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The Institute Graduates 26 Family Physicians to Care for Underserved Communities

The Institute Graduates 26 Family Physicians to Care for Underserved Communities

New York, NY (July 7, 2015) –The Institute for Family Health is graduating 26 family physicians from its three family medicine residency programs this year, including the inaugural class of its Harlem Residency in Family Medicine, launched in 2012.  All 26 of the graduates trained primarily in Institute-operated community health centers during their three-year residency, as well as in school-based health centers, community organizations, and with the Institute’s hospital partners, Mount Sinai in Manhattan and the Health Alliance of the Hudson Valley in Kingston, NY. Although health care analysts have documented a growing shortage of primary care providers in New York State and throughout the country, the majority of medical school graduates still go on to train in hospital-based residency programs, whose graduates overwhelmingly choose sub-specialty practice over primary care.

“Health center-based residency programs like the Institute’s are a proven strategy to drive more highly- talented and socially committed medical school graduates towards careers in primary care,” said Dr. Neil Calman, the Institute’s president & CEO and an architect of its graduate medical education programs. “This is exactly the kind of workforce development program that will fuel New York State Medicaid’s DSRIP program, Medicare’s growing ACO program, and other large-scale efforts to transform the U.S. health care system.  We hope to develop additional family medicine residencies over the next five years to meet the increased demand for primary care providers in New York State.”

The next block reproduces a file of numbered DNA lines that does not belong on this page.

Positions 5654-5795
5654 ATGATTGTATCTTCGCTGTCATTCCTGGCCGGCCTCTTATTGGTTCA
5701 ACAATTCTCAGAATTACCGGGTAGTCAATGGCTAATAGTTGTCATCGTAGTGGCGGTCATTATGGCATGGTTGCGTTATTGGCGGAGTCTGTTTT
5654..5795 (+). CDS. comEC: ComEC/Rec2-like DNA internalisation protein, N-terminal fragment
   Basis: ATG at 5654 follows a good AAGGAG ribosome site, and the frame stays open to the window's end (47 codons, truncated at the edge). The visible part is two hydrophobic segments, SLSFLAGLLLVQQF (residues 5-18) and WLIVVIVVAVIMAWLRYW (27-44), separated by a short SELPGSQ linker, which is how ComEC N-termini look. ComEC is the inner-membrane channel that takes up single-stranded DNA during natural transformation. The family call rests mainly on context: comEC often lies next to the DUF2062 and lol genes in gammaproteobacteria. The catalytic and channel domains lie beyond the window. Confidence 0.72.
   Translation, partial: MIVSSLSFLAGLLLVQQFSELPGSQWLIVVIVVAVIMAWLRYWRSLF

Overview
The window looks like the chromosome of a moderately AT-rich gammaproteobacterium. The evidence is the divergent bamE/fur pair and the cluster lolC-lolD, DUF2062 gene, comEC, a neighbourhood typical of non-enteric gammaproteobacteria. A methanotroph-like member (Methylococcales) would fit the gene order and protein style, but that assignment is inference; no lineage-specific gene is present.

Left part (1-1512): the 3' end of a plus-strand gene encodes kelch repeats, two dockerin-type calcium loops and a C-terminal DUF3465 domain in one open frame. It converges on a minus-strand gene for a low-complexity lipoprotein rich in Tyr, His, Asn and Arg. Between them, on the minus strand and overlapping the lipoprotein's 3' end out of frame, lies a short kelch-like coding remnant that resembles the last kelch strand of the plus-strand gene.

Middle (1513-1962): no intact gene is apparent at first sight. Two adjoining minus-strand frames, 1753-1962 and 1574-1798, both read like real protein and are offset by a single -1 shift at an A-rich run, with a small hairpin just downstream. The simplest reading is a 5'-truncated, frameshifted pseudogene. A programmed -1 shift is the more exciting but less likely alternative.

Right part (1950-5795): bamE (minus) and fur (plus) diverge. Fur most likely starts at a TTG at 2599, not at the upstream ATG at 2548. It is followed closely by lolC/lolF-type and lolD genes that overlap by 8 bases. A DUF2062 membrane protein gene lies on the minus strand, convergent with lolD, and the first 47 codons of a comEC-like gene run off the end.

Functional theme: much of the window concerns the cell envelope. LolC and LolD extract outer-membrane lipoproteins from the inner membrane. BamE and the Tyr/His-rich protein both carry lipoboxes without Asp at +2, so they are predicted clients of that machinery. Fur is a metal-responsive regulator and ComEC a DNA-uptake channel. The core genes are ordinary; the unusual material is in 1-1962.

This year, the Institute’s Mid-Hudson Family Medicine Residency in Kingston graduated 10 physicians; its Mount Sinai Beth Israel Residency in Urban Family Medicine graduated eight physicians; and its Harlem Residency in Family Medicine is graduating eight physicians. Both the Harlem and Mid-Hudson residency programs are financed in part through federal “Teaching Health Centers” grant funding. The Teaching Health Center Graduate Medical Education program was launched in 2011 to provide dedicated funding to health center-based residency programs that exclusively train primary care providers. The Institute was one of the first recipients of these funds, and Dr. Calman went on to co-found and lead the American Association of Teaching Health Centers (AATHC) as its president.  The AATHC is a non-profit trade group representing the 60 Teaching Health Centers programs across the country.

Despite the Teaching Health Center program’s popularity and success, Congress refunded the program at a reduced per resident amount. “Each program has been receiving $150,000 in funding per resident, and now we’re getting just $95,000 per,” said Dr. Red Schiller, a senior vice president at the Institute and its chair of graduate medical education. “Health centers operate on such slim margins as it is — it’s not funding we can easily make up. These programs provide a pipeline for exactly the kinds of physicians we need in the U.S. The Institute is working hard to maintain the number of residents we train, but without steady and reliable funding, it will become difficult to do that. We are continuing to work closely with Congress and the Administration to restore full funding to the program.”